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John Roebuck FRS (1718 – 17 July 1794) was an English inventor and industrialist who played an important role in the Industrial Revolution and who is known for developing the industrial-scale manufacture of sulphuric acid.

Contents

1 Life and work 2 Honours and affiliations 3 See also 4 References 5 Further reading

Life and work[edit] John Roebuck was born at Sheffield, where his father had a prosperous manufacturing business. After attending Sheffield
Sheffield
Grammar School and Dr. Philip Doddridge's academy at Northampton, Roebuck studied medicine at Edinburgh, where he developed a taste for chemistry from the lectures of William Cullen
William Cullen
and Joseph Black. He finally graduated M.D. at the University of Leiden
University of Leiden
in 1742. Roebuck started medical practice at Birmingham, but devoted much of his time to chemistry, especially its practical applications. Among the most important of his early achievements in this field was the introduction, in 1746, of leaden condensing chambers for the manufacture of sulphuric acid.[1][2] Together with Samuel Garbett, in 1749 he built a factory at Prestonpans, in Scotland, for the production of the acid, and for some years they enjoyed a monopoly. Having omitted to take out patents, Roebuck's was unable to prevent others from making use of his methods as they eventually became known. Roebuck next became involved in the manufacture of iron, and in 1759 founded the Carron Company
Carron Company
ironworks at Carron, Stirlingshire
Stirlingshire
with Garbett and other partners (Ebenezer Roebuck, Thomas Roebuck, William Cadell, William Cadell and Benjamin Roebuck).[3] There he introduced various improvements in methods of production, including the conversion (patented in 1762) of cast iron into malleable iron "by the action of a hollow pit-coal fire" urged by a powerful artificial blast. Ebenezer was killed in 1771 in a "melancholy accident: While viewing the works, a huge piece of iron fell on this gentleman, which killed him on the ſpot" [4]. Roebuck's next enterprise was less successful. He leased a colliery at Bo'ness
Bo'ness
to supply coal to the Carron works, but in sinking for new seams he encountered such quantities of water that the Newcomen engine used was unable to keep the pit clear. Hearing of James Watt's engine, Roebuck contacted its inventor. This engine, then at an early stage of its development, also proved inadequate, but Roebuck became a strong believer in its future. In return for a two-thirds share in the invention he assisted Watt in perfecting its details by paying Watt's debts and by providing him with a place to work.[5] The workplace became known as James Watt's Cottage and was built in a secluded area of Kinneil House
Kinneil House
as Roebuck was worried about industrial espionage.[6] Roebuck's troubles at the colliery, aggravated by the failure of an attempt to manufacture alkali, brought him into financial difficulties, and he gave his share in Watt's engine to Matthew Boulton in return for the cancellation of a debt of £1200. Subsequently, though Roebuck had to give up his interest in the Bo'ness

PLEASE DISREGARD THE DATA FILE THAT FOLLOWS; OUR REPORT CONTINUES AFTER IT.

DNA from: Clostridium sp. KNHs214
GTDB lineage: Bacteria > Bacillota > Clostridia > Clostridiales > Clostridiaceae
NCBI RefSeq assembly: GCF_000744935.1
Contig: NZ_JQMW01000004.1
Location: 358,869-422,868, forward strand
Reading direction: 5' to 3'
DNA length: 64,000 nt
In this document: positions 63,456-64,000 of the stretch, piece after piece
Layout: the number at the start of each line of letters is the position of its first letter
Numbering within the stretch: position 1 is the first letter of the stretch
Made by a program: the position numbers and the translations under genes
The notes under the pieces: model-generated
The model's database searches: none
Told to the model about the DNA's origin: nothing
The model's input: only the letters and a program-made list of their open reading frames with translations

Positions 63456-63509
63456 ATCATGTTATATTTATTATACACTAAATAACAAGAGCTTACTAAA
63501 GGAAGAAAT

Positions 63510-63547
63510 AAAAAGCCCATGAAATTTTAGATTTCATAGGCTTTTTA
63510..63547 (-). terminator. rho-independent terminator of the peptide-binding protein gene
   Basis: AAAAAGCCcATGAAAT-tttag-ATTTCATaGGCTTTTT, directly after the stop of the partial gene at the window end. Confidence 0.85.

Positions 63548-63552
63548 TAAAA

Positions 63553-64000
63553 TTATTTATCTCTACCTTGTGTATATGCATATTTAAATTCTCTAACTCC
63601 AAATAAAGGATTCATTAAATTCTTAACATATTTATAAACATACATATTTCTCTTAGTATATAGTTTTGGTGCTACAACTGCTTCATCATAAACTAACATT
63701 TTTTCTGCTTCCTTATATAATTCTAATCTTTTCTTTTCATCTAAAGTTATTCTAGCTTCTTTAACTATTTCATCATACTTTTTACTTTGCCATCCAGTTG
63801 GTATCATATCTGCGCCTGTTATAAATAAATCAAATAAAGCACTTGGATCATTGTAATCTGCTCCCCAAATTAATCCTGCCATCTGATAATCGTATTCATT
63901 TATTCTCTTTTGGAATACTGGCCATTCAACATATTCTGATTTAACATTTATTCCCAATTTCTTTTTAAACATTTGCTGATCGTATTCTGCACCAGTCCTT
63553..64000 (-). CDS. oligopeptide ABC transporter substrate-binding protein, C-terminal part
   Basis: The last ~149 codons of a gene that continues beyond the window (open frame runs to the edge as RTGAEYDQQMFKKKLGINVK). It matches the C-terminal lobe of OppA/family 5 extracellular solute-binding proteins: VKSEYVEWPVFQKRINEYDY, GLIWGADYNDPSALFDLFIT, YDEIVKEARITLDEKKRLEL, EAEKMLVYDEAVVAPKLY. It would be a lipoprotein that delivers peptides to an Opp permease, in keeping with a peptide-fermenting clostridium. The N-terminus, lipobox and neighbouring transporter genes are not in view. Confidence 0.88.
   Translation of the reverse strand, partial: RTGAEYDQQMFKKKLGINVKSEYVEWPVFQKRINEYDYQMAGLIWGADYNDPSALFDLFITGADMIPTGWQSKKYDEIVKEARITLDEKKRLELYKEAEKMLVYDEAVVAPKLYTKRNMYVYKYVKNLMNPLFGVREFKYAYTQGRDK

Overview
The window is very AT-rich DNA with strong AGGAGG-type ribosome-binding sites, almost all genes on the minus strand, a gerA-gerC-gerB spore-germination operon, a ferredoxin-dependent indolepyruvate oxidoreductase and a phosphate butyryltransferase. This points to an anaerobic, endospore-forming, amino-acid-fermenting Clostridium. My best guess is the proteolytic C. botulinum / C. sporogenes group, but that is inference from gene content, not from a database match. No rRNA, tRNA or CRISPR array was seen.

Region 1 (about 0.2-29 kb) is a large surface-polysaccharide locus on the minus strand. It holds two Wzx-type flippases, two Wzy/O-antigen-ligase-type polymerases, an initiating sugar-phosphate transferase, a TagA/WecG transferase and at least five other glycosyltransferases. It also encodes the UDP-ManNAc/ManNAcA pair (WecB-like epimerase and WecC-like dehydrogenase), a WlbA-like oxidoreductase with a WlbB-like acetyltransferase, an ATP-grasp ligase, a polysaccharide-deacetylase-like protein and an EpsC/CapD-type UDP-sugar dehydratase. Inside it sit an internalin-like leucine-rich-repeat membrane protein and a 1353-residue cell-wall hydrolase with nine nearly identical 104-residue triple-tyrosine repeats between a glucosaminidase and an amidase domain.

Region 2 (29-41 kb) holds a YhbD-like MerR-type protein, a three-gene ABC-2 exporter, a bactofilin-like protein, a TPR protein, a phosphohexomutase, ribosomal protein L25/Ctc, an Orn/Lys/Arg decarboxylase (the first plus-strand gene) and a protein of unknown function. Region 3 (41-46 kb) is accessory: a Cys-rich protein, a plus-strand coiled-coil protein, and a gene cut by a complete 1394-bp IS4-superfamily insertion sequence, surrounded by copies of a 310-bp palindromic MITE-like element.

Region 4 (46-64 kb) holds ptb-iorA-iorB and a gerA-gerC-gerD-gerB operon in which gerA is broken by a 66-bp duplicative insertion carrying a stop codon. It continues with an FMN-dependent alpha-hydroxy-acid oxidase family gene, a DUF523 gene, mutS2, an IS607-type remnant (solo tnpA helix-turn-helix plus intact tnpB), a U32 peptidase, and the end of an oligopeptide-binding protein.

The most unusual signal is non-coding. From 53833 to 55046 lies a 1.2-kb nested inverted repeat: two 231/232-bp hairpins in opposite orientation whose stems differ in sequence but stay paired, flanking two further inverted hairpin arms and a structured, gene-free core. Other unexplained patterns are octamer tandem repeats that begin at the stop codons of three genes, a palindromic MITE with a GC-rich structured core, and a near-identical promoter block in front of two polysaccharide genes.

Bo'ness
works, he continued to manage them and to reside at the neighbouring Kinneil House, where he occupied himself with farming on a considerable scale. In 1784, Roebuck obtained a pottery from the Cadell family where he pursued his interest in new technologies.[7] Roebuck died in 1794 and was buried at Carriden Churchyard in Bo'ness.[8] Honours and affiliations[edit]

1764 - Fellow of the Royal Society
Fellow of the Royal Society
of London

See also[edit]

Lead chamber process

References[edit]

^ Derry, Thomas Kingston; Williams, Trevor I. (1993). A Short History of Technology: From the Earliest Times to A.D. 1900. New York: Dover.  ^ Kiefer, David M. (2001). "Sulfuric Acid: Pumping Up the Volume". American Chemical Society. Retrieved 2008-04-21.  ^ Famous Men and Carron Works: VII John Roebuck, M.D. Falkirk: Carron Company. 1931. p. 5.  ^ The Scots Magazine, vol. xxxiii, p. 558. ^ Smiles, Samuel (1878). Lives of the engineers : the steam-engine : Boulton and Watt. London: John Murray, Albemarle Street. pp. 90–94.  ^ Carnegie, Andrew. James Watt
James Watt
(Famous Scots Series). Edinburgh: Oliphant Anderson and Ferrier. pp. 48–51.  ^ Gregory, Sydney (1992). Calatria: The Journal of the Falkirk Local History Society. John Roebuck: 18th Century Entrepreneur. 2. Falkirk. pp. 17–26.  ^ Salmon, Thomas James. " Bo'ness
Bo'ness
- Who's Who Historically". Retrieved 2008-04-22. 

Further reading[edit]

 Chisholm, Hugh, ed. (1911). "Roebuck, John". Encyclopædia Britannica (11th ed.). Cambridge University Press.   "Roebuck, John (1718-1794)". Dictionary of National Biography. London: Smith, Elder & Co. 1885–1900. 

Attribution

 This article incorporates text from a publication now in the public domain: Chisholm, Hugh, ed. (1911). "Roebuck, John". Encyclopædia Britannica. 23 (11th ed.). Cambridge University Press. pp. 450–451. 

Authority control

WorldCat Identities VIAF: 972269

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